When Help Really Hurts the Poor

The reality and truth of NGO’s and Charities

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Photo by Larm Rmah on Unsplash

I never understood charities nor NGOs.

I worked for an NGO in Lithuania a while back. The money that would fund a ‘good cause’ be somehow supporting the ones investing money in, the Americans.

I understand the concept of a charity and an NGO’s willingness to help those who need it. However, I fail to understand why it hasn’t worked so far…

We live in the world with many NGO’s and almost everyone supports some kind of charity. It’s amazing to be in the world where everyone wants to help and support others. I know everyone has the best intentions to create a better world with no poverty at all. However, if I read Jason Hickel, The Divide:

‘The dust was settling after the Second World War, European imperialism was collapsing and the world was beginning to take shawm as a collection of equal and independent nations. The only problem was in reality they were not equal at all: there were vast differences between them in terms of power and wealth, with the countries of the global North enjoying a very quality of life while the global South — the majority of the world’s population — was mired in debilitating poverty.’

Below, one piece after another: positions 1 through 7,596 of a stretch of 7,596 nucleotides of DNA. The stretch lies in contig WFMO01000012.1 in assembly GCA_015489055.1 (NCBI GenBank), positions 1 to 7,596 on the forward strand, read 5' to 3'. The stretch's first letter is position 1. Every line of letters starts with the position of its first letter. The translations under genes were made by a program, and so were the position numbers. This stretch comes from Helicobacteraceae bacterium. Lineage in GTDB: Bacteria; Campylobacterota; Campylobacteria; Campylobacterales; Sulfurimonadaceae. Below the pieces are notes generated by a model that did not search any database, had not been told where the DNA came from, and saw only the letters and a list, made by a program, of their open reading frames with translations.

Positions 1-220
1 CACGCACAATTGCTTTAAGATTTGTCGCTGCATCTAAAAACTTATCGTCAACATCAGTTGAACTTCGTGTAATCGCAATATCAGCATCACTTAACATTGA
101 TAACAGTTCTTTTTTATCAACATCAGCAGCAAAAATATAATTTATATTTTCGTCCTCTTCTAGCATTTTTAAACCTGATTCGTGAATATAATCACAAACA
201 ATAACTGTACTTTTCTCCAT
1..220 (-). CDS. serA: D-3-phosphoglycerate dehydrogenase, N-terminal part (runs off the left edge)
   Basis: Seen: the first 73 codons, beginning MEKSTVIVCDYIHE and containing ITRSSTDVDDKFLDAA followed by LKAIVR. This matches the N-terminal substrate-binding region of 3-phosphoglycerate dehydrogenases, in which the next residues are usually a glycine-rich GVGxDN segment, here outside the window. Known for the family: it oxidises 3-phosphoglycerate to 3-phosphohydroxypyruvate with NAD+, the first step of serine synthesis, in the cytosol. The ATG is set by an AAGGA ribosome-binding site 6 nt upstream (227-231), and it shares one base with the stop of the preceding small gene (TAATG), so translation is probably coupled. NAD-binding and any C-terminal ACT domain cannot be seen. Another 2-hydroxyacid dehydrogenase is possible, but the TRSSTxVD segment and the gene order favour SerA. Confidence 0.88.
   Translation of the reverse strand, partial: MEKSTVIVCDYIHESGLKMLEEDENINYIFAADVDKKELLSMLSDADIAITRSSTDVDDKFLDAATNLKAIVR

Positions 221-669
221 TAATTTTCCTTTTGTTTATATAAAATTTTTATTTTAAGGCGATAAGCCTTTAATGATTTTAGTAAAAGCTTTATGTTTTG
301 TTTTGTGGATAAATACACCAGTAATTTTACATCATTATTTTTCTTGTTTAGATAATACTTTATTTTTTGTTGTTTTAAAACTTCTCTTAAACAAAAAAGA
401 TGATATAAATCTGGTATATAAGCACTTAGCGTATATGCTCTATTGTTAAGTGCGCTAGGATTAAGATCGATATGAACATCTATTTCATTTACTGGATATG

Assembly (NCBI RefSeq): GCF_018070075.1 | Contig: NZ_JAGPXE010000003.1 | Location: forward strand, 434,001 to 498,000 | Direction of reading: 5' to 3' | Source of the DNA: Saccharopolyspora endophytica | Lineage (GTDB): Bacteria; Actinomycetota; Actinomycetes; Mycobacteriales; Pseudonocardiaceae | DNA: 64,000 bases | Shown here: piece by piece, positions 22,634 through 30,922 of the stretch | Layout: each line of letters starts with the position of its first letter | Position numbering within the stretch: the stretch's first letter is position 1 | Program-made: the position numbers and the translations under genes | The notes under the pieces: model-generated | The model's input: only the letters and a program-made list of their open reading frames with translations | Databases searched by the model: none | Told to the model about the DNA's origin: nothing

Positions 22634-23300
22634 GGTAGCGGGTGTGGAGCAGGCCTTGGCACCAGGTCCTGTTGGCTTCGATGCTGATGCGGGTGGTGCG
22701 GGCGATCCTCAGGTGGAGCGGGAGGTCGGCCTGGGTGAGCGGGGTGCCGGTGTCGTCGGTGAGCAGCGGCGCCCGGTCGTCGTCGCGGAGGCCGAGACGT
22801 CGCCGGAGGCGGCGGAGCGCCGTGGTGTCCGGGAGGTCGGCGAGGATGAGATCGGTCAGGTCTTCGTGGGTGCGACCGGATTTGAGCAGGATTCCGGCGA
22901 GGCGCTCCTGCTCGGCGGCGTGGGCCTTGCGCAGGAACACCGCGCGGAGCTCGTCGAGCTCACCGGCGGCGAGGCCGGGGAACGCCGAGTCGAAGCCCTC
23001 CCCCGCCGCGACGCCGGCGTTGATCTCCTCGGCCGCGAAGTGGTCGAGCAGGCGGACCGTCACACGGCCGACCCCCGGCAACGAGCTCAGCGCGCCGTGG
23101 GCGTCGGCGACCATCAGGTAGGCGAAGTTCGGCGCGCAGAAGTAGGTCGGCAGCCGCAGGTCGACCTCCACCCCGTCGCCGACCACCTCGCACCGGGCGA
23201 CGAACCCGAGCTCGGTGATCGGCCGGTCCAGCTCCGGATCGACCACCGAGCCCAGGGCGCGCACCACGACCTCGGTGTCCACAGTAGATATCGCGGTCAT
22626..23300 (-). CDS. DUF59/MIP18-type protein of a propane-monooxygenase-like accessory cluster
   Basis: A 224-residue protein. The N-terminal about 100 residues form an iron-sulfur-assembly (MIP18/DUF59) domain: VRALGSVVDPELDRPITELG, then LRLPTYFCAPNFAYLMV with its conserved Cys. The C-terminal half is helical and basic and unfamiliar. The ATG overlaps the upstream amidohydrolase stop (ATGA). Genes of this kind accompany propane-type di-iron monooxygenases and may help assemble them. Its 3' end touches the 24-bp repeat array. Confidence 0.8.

This was after the Second World War, why are we still in this position maybe even worse position than then? It’s even more baffling we have more NGO’s and charities than ever before why there’s still poverty in the world? Shouldn’t we be better off than after the Second World War with so much more help around?

My husband I watched a fascinating documentary Poverty, Inc which opened my eyes about the whole NGO’s and charities.

NGO’s and charities are massive businesses.

I have always wanted to create sustainable communities around the world. My dream hadn’t changed. I had thought to join an NGO myself, however, after seeing what the NGO’s do despite their best efforts and kindest intentions, I changed my mind. I wouldn’t do it the way NGO’s do it.

The Poor don’t need another Sack of Rice